In these assemblies, the WRB also functions as the AB. The wall assemblies are exterior insulated with vapor-permeable mineral-fiber insulation to permit outward drying. If a vapor-impermeable insulation type is used, the assembly should be carefully evaluated by a design professional to ensure the wall design does not increase risk for moisture accumulation within the wall assembly.

In some cases, batt insulation may be added inboard of the CLT panel if required for sound attenuation or to improve the thermal performance of the assembly. However, the amount of interior insulation must be carefully balanced with the exterior insulation. Again, the interior insulated assemblies should be evaluated by a design professional to minimize the risk that condensation may form within the assembly.

For the open-joint cladding system shown in Detail 2, a sheet of black, mechanically attached WRB/AB is provided directly behind the cladding material and attached to the vertical furring. This serves to protect the insulation, the WRB, and other UV-sensitive components from UV rays. It also functions as an additional drainage plane immediately behind the cladding to shed the increased water load resulting from the open cladding joints.

Cladding Attachment Considerations

Cladding attachment penetrations through the WRB/AB membrane require careful consideration. As discussed earlier, cladding attachments can impact the thermal performance of the assembly as well as disrupt the WRB/AB if not carefully designed.

The four most common cladding attachment systems are a long screw with wood furring strips, clip and rail system, vertical girt, and horizontal girt.

Long screw with wood furring strips: Long screws through the insulation can be a cost-effective and thermally efficient option for the attachment of light- to medium-weight claddings. With this system, the cladding is attached to treated vertical wood furring strips placed against the face of a rigid mineral-fiber insulation. The furring strips are fastened back through rigid mineral-fiber insulation to the CLT panel. Additional detailing is typically not required where the fastener penetrates the WRB/AB.

Figure 3-1
Long screw with wood furring strips

Clip and rail systems: The cladding is attached to vertical or horizontal metal girts. The girts, or rails, are attached to intermittent clips that bridge the insulation and are attached to the CLT structure. The insulation may be rigid or semi-rigid mineral fiber. However, semi-rigid insulation is typically easier to fit around the clips. Additional detailing is typically not required at clip-fastener penetrations through the WRB/AB or when the clips are installed tight to the membrane. However, when clips are not installed snug to the wall, the gap created behind the clip can trap water, increasing the risk for water ingress at fastener penetrations. A neoprene shim or silicone sealant are used at fastener locations to seal around the fastener in these scenarios.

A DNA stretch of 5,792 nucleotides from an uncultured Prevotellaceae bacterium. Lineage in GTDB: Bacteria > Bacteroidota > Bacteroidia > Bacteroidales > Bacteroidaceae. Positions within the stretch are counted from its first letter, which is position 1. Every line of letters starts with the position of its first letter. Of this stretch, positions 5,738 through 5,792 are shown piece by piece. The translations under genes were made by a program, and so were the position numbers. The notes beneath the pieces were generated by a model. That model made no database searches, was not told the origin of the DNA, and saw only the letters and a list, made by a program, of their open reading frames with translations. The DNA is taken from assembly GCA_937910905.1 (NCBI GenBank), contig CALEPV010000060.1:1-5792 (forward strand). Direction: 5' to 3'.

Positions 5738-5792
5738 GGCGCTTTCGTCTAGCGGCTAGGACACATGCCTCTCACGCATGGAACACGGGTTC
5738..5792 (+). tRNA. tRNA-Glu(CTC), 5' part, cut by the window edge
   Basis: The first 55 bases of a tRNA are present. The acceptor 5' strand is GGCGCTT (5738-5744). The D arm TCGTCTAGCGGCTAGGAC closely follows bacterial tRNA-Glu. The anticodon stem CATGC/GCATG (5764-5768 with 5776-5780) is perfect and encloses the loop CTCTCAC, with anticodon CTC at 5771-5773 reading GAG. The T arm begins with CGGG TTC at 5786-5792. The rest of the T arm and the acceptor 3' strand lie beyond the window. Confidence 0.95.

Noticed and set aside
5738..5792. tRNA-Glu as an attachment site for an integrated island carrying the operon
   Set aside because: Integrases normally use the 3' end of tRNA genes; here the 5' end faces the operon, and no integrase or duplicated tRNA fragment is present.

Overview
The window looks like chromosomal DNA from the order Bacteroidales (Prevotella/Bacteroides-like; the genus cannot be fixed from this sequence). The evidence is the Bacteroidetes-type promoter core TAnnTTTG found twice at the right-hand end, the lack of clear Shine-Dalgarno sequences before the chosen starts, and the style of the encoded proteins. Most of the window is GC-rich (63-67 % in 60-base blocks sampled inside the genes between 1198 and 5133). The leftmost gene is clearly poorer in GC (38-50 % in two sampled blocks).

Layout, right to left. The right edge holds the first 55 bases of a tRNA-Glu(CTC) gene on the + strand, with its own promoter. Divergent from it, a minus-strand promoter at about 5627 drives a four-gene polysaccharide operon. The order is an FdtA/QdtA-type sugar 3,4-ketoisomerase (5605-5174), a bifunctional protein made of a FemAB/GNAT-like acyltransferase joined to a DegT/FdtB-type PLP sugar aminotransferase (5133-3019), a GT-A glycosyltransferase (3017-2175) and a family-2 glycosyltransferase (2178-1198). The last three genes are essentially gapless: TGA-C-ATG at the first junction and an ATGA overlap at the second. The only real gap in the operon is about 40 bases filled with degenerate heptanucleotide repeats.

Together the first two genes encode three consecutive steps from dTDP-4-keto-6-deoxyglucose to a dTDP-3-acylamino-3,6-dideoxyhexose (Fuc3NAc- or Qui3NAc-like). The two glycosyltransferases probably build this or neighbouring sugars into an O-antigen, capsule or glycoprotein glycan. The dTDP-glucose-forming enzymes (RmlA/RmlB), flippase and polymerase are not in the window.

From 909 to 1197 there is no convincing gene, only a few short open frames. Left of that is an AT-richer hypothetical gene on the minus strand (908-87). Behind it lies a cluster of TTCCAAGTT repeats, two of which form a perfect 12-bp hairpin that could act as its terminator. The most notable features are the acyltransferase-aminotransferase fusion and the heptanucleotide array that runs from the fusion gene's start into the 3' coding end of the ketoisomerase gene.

Figure 3-2
Clip and rail systems

Vertical girt: Vertically oriented girts are a common form of cladding attachment with rigid or semi-rigid mineral-fiber insulation types. Continuous metal girts significantly degrade the performance of exterior insulation, but more thermally efficient girts made of less thermally conductive materials are available. Similar to the clip and rail system, girt-fastener penetrations through a WRB/AB do not typically require additional detailing if the girt is installed tight to the wall. Where girts are not tight, a neoprene shim or silicone sealant is used at fastener locations to improve the seal at fastener penetrations.

Figure 3-3
Vertical girt

Horizontal girt: Continuous horizontal girts can significantly degrade the performance of exterior insulation unless non-metal girts are used. Horizontal girts without flutes or perforations installed tight to the WRB may block the drainage path at the WRB plane. Some systems require that the horizontal girts are shimmed with a barrier to provide a continuous drainage plane and to seal around girt fastener penetrations through the membrane. Rigid or semi-rigid mineral-fiber insulation types can be used with this attachment approach.

Figure 3-4
Horizontal girt


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Originally published in Architectural Record